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Sen. Jim Inhofe joins group fighting to keep prisoners in Cuba

BY CHRIS CASTEEL Modified: February 11, 2009 at 5:21 am •  Published: February 11, 2009

photo - French President  Nicolas Sarkozy
French President Nicolas Sarkozy
WASHINGTON — Sen. Jim Inhofe on Tuesday helped a nonpartisan group launch a media ad opposing President Barack Obama’s order to close the U.S. prison at Guantanamo Bay.

Inhofe, R-Tulsa, praised the group, Move America Forward, and said he is pushing legislation that would prevent any of the prisoners from being moved to prisons in the United States.

Inhofe, who recently returned from a visit to the prison in Cuba, said the detainees are treated well and that the prison is serving a valuable purpose.

Asked whether the prisoners should remain at the prison indefinitely, Inhofe said, "I wish there were more choices. There really aren’t. I guess we could execute them. Do you want to do that?”

Melanie Morgan, Move America Forward chairman, said Obama’s "misguided” decision to close the prison would "impact the safety of every American.”

Attending the news conference were relatives of people killed in the 9/11 attacks and in the war in Iraq. The group’s television ad asks people to sign a petition opposing Obama’s order.

The president met last week with victims’ relatives of the 9/11 and USS Cole attacks and said he thinks closing the prison would keep the nation safe and ensure "swift and certain justice” for the detainees, according to the White House.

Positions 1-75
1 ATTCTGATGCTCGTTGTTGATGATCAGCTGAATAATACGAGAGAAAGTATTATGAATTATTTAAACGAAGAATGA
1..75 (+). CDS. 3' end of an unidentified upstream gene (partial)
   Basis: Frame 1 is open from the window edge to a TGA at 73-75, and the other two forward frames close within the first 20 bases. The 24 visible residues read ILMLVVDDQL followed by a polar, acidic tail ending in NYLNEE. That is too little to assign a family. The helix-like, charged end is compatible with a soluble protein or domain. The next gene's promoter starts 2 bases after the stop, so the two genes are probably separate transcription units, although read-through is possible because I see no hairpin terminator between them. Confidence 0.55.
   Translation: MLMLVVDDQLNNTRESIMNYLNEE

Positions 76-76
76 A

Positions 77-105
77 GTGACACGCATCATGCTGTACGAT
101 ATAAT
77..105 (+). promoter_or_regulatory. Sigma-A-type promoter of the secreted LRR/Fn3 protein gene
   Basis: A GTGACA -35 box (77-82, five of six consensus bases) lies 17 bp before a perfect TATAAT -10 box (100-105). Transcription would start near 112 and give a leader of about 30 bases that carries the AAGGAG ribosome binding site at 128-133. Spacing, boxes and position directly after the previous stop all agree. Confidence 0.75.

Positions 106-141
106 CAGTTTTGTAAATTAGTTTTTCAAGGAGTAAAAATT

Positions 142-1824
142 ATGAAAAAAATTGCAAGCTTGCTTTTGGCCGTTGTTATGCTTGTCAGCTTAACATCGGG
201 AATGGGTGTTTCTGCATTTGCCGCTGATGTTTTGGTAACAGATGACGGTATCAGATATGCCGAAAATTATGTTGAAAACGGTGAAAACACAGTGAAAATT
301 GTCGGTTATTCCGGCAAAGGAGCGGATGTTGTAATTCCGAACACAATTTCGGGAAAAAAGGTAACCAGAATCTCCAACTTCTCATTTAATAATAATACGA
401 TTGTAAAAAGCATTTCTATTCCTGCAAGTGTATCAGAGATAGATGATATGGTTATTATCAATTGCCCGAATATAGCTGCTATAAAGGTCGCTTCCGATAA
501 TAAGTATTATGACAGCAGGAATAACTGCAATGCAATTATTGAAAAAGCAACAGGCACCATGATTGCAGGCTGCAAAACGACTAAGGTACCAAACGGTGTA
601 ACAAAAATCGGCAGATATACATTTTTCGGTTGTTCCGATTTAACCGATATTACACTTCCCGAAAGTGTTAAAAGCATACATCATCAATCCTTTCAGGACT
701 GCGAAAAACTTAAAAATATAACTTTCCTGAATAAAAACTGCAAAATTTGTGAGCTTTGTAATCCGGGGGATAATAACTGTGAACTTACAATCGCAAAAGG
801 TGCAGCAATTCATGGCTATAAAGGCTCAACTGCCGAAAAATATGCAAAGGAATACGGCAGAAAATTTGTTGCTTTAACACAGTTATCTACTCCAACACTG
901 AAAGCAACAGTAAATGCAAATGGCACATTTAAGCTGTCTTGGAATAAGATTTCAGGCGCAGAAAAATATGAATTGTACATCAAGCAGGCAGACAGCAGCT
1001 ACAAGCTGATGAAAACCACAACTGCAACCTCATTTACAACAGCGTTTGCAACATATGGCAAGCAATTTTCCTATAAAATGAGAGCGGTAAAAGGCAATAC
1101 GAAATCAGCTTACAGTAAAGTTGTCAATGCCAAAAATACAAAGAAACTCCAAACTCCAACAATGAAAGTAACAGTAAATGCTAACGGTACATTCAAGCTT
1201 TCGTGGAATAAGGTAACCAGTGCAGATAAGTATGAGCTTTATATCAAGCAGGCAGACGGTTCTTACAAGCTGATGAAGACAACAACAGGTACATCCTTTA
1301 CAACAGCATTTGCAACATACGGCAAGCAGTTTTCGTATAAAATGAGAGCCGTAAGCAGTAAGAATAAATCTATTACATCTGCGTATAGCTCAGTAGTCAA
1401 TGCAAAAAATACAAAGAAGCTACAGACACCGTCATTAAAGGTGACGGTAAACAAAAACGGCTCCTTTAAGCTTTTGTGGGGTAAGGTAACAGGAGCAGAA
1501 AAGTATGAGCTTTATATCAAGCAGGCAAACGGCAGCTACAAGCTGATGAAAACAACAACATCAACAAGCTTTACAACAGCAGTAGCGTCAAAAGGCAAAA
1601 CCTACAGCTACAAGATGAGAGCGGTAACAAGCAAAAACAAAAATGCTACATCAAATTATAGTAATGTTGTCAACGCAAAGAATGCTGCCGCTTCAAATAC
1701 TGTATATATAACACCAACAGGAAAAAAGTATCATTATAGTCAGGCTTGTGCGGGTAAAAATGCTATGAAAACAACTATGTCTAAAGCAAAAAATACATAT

U.S. lawyer makes

appeal for Briton

Air Force Lt. Col. Yvonne Bradley, an American military lawyer, met with British lawmakers Tuesday in an appeal to free British resident Binyam Mohamed from Guantanamo Bay. Although Mohamed’s release will be determined by his U.S. captors, Bradley says Britain can put more pressure on President Barack Obama.

French president’s visit signals a diplomatic role
President Nicolas Sarkozy paid the first visit to Iraq by a French head of state Tuesday, smoothing over resentment about France’s opposition to the war and positioning his country to cash in on lucrative arms and oil deals. The one-day visit signaled France’s intention to play a diplomatic role in a region dominated by the United States.

Associated Press


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